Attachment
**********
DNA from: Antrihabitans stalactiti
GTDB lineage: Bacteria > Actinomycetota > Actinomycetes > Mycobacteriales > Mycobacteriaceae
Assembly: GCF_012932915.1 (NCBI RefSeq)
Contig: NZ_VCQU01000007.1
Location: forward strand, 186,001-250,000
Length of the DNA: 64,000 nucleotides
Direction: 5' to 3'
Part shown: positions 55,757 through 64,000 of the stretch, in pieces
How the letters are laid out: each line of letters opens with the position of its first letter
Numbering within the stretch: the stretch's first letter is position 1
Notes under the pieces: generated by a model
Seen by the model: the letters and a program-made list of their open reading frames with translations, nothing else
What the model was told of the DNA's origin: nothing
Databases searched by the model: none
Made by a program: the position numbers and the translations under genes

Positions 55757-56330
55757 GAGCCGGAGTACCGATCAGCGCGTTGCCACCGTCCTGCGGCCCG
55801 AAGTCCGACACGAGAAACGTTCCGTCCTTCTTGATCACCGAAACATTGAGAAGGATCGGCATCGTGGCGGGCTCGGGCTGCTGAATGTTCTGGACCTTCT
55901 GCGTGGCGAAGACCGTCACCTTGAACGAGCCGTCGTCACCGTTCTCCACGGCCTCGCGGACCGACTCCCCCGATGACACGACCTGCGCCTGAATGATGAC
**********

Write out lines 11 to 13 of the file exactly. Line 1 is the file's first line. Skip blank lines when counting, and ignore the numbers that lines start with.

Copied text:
Notes under the pieces: generated by a model
Seen by the model: the letters and a program-made list of their open reading frames with translations, nothing else
What the model was told of the DNA's origin: nothing